« Last Edit: December 30, 2008, 05:33:19 PM by Killer Possum »

Offline taha116

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Re: Why chmod 777 is NOT a security risk
« Reply #90 on: December 30, 2008, 07:43:20 PM »
So its just as easy to hack my 1.1.7 site as it would be to hack this SMF community site? I don't believe that, because if people report getting hacked then why dosent some whacko just hack this too? Their are obviously some differences that you have not considered?

The differences are in the configuration of the server as well. Just because site A gets their forum hacked doesn't mean site B can be hacked in the same way. Basically, just because your forum was hacked and destroyed doesn't necessarily mean that they got in through the forum software.

Ahh so basicly if I were to install SMF 1.1.7 using all recomended settings and nothing else I should be as safe as this site itself?
"The man who smiles when things go wrong has though of someone to blame things on"
I forgot the name
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Offline IchBin™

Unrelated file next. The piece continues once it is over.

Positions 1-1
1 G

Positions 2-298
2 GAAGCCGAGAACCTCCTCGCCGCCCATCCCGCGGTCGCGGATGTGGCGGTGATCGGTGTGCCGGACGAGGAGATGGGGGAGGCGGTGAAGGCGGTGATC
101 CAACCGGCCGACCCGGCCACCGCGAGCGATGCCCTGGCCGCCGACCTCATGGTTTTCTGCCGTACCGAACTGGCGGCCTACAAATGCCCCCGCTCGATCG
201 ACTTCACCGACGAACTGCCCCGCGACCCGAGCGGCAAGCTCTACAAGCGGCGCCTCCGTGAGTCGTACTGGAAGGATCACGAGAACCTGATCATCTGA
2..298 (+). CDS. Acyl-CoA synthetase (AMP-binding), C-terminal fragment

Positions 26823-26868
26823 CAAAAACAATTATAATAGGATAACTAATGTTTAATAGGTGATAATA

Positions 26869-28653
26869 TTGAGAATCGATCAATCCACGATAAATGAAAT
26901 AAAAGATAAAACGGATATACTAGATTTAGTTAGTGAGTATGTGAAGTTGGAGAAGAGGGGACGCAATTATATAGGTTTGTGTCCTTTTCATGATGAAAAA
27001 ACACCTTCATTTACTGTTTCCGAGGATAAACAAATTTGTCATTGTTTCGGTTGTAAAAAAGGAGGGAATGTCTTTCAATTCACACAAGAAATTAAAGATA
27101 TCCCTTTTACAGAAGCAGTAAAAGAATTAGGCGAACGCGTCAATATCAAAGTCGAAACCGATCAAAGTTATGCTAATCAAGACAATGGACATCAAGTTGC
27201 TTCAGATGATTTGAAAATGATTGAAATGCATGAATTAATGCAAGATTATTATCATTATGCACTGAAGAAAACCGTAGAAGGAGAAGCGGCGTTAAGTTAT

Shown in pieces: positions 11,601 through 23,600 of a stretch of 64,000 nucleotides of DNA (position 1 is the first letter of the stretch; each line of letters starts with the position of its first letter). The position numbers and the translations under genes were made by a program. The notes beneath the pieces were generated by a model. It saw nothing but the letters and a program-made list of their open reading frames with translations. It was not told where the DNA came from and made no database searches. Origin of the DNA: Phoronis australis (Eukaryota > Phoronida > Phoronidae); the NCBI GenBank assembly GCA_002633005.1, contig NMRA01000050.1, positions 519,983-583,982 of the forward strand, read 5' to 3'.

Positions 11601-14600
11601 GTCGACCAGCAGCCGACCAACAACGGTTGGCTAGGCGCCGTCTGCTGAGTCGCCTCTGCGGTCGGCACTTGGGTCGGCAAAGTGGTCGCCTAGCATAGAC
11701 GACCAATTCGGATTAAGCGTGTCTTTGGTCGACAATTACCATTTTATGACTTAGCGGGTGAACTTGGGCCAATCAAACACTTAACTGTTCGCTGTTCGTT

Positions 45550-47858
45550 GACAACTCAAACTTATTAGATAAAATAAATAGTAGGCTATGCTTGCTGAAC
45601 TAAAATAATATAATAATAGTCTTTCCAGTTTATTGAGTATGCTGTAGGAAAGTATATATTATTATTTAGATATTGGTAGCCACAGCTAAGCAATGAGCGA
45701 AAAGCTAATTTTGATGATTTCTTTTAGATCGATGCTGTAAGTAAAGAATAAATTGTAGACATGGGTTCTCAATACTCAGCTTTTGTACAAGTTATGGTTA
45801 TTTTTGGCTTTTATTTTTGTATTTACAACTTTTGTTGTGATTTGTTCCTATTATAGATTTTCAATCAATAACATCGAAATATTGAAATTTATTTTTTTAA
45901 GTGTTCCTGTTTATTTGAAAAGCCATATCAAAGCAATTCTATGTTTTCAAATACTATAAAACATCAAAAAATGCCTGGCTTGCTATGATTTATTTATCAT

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Re: Why chmod 777 is NOT a security risk
« Reply #91 on: December 31, 2008, 12:15:50 AM »
No, because each server is configured differently.
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Offline Killer Possum

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Re: Why chmod 777 is NOT a security risk
« Reply #92 on: December 31, 2008, 10:14:00 AM »
Ahh so basicly if I were to install SMF 1.1.7 using all recomended settings and nothing else I should be as safe as this site itself?

Like IchBin said, no because each server is configured differently. Not the server settings page in the forum software, but the server itself. And that's left up to your web host to secure, and hopefully you are with a reputable web host for that reason. ;)
« Last Edit: December 31, 2008, 10:30:56 AM by Killer Possum »

Offline taha116

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Re: Why chmod 777 is NOT a security risk
« Reply #93 on: January 03, 2009, 11:03:22 AM »
Ahh so basicly if I were to install SMF 1.1.7 using all recomended settings and nothing else I should be as safe as this site itself?

Like IchBin said, no because each server is configured differently. Not the server settings page in the forum software, but the server itself. And that's left up to your web host to secure, and hopefully you are with a reputable web host for that reason. ;)

AH, so if i followed the recomended settings from SMF and happened to have a good host that kept my server secure.. i should, in most cases have nothing to worry about.

Just a suggestion as part of this reply its a quick one... joomla has this sort of server check thingy during instilation to see if all recomeded and required features are enabled, maybe SMF should try something like that out...